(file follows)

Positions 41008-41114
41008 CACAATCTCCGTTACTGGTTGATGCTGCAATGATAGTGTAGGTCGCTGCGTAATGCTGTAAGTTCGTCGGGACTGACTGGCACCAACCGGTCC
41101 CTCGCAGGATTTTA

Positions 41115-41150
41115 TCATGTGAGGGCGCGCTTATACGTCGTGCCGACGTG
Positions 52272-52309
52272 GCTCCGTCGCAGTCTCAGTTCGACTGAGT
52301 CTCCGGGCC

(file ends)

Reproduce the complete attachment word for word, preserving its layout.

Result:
Positions 41008-41114
41008 CACAATCTCCGTTACTGGTTGATGCTGCAATGATAGTGTAGGTCGCTGCGTAATGCTGTAAGTTCGTCGGGACTGACTGGCACCAACCGGTCC
41101 CTCGCAGGATTTTA

Positions 41115-41150
41115 TCATGTGAGGGCGCGCTTATACGTCGTGCCGACGTG
Positions 52272-52309
52272 GCTCCGTCGCAGTCTCAGTTCGACTGAGT
52301 CTCCGGGCC